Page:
The sanctions strategy has badly hurt the Iranians. For a while, it seemed to threaten political unrest on a large scale, but that threat seems to have subsided somewhat. But the pain from sanctions constantly tightening and shifting, with unpredictable targets and methods of enforcement, has undermined the Iranian economy, particularly its ability to export oil. This, combined with the pressure it is facing from the anti-Iran collation the U.S. supports, has placed Iran in a difficult position.

It has already responded in the Persian Gulf, seizing tankers in the hopes of creating panic in the industrialized world. But this is not 1973, and the significance of a tanker war like the one that raged in the 1980s was not enough to spike oil prices or create pressure from Europe, Japan and others against the United States and its allies to release the pressure on Iran.

Iran now has two imperatives. It must weaken the anti-Iran coalition, protecting its allies in the region, and it must generate pressure on the United States to ease U.S. pressure on the Iranian economy. The weak link in the coalition is Saudi Arabia. Its government is under internal pressure, and it holds together its social system with money gained from oil sales. It is the part that is both vital to the coalition yet vulnerable to events. And nowhere is it more vulnerable than in Saudi oil revenue.

The strike at the Saudi oil refinery was well thought out on all levels. Not only did it demonstrate that the Saudi oil industry was vulnerable to Iranian attack but the attack significantly reduced Saudi oil production, inflicting real pain. It is not clear how long it might take to bring production back online, but even if it is done quickly, the memory will not fade, and if it takes time, the financial impact will hurt. It has imposed a price on the Saudis that others will note.

It is also intended to remind the Saudis and others that while in the past the U.S. had an overwhelming interest in protecting the flow of Middle Eastern oil, this is not a major interest of the United States any longer. Between massive American shale oil production and its reserves, the U.S. is not nearly as vulnerable as it once was to oil disruption. This also reminds U.S. allies in Europe and Asia that a dramatic shift has occurred. Where once all were obsessed with doing nothing to threaten oil supplies, now the United States is in a position to take risks that its allies can’t afford to take. The Iranians hope that with this attack they can split the American alliance over the oil issue.

That oil issue is also Iran’s problem. The U.S. has blocked sales of a substantial proportion of Iranian oil production as part of its economic war on Iran. In creating alarm over global oil supplies, the Iranians want to force U.S. allies to be more assertive in defying U.S. wishes on not only oil but other matters as well. The U.S. assurances of ample supplies played into the Iranians’ hands, causing major importers to start thinking about the U.S. position.

The attack on the refinery was both operationally skillful and strategically sound. It made the Saudis’ vulnerability and their weakest point manifest. It imposed a price on the Saudis for their alliance structure that, if it continues, they cannot pay. The attack also drove home to U.S. allies that their interest and the United States’ interest on oil diverge. Finally, and importantly, it will benefit other oil producers, particularly Russia, by potentially raising prices. And in American politics, anything that benefits Russia right now can be made explosive.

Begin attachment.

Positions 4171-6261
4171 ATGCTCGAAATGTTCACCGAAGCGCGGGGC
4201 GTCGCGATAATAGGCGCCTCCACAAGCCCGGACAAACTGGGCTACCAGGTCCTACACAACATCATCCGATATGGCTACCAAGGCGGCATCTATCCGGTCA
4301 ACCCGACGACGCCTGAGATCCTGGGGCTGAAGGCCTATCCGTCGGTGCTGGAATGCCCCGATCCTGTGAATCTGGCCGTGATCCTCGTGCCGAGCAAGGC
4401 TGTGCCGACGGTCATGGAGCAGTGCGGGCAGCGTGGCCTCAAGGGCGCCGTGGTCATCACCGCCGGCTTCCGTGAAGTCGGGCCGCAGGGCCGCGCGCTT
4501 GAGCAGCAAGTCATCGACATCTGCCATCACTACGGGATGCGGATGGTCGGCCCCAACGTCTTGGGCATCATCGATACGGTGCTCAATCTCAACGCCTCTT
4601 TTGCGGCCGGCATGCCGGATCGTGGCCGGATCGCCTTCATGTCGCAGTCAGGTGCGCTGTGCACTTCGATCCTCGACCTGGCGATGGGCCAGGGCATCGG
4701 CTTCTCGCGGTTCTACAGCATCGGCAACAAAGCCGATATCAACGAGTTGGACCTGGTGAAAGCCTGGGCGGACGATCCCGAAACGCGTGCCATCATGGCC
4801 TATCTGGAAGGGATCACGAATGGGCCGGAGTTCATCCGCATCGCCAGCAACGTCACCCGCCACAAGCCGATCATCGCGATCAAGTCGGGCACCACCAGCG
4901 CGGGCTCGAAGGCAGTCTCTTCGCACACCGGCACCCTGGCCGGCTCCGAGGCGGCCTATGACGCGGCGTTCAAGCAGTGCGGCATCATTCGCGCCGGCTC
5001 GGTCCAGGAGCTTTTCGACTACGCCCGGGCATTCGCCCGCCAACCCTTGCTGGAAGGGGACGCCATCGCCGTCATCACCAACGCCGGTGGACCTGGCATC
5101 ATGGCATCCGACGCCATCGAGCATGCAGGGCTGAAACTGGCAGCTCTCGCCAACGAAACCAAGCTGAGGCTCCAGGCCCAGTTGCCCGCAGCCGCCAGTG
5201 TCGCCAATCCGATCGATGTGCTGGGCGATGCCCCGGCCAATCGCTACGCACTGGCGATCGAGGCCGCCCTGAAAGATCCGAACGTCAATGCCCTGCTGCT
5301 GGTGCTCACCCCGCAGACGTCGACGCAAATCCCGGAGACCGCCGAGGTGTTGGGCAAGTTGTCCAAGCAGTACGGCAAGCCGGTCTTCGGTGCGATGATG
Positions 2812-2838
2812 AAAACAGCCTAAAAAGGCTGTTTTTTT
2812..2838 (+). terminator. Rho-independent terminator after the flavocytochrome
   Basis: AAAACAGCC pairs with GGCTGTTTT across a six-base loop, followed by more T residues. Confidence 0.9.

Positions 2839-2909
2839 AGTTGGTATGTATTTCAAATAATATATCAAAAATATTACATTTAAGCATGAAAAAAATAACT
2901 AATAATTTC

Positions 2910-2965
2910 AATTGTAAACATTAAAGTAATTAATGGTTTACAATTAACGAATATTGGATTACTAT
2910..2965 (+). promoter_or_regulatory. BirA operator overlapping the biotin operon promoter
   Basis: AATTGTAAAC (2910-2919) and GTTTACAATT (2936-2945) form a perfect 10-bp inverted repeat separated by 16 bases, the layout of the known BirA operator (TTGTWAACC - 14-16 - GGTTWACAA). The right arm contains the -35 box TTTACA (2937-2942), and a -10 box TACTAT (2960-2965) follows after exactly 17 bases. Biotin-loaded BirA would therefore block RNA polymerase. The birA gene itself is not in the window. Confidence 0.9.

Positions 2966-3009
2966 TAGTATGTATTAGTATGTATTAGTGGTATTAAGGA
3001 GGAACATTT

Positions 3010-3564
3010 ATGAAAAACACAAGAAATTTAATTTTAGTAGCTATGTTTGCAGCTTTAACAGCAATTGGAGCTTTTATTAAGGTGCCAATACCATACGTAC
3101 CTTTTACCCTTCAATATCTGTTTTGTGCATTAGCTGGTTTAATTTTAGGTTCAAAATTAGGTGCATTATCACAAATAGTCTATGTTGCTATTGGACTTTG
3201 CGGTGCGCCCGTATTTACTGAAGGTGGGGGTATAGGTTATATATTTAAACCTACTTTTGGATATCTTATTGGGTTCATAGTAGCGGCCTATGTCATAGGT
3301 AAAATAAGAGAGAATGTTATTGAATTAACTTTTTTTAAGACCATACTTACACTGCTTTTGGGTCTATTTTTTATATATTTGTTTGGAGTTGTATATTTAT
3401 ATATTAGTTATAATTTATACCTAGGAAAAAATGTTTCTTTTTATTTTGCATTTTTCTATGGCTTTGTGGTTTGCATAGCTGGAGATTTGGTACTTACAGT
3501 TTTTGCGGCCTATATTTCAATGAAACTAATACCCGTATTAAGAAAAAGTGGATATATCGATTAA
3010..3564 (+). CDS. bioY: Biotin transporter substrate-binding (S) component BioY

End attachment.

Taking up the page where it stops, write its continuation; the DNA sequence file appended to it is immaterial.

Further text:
The United States cannot ignore the attack. As the greatest military power in the anti-Iran coalition, it is the de facto security guarantor. But if it strikes, it invites a response from the Iranians and resistance from its allies. If it does not strike, it weakens the foundations of the anti-Iran alliance and strengthens Iran. U.S. Secretary of State Mike Pompeo has recently alluded to the possibility that the U.S. was open to negotiations. The Iranians may have seen this attack as an important negotiating point.

It is difficult to see how the U.S. can respond without risking more attacks on Saudi Arabia. It is likewise difficult to see how the U.S. can avoid striking without losing the alliance’s confidence. Part of this will depend on how bad the damage to the refinery actually is. Part of it will have to do with the effectiveness of U.S. counterstrikes against drones in Yemen.

What is clear is that the Iranians are playing a weak hand as well as they can. But they are also playing a hand that could blow up in their face. The geopolitics of this clear. The intelligence capability of each side in follow-on attacks is the question – as is how lucky all the players feel they are.

The Fed’s Tail-Chasing Problem

The Federal Reserve’s current policy reasoning could push rates sharply lower in response to remote risks

By Justin Lahart

An ounce of prevention is worth a pound of cure,’ said Fed Chairman Jerome Powell. Photo: Associated Press 

The U.S. economy is probably going to be fine, but the Federal Reserve looks likely to lower rates this week anyway.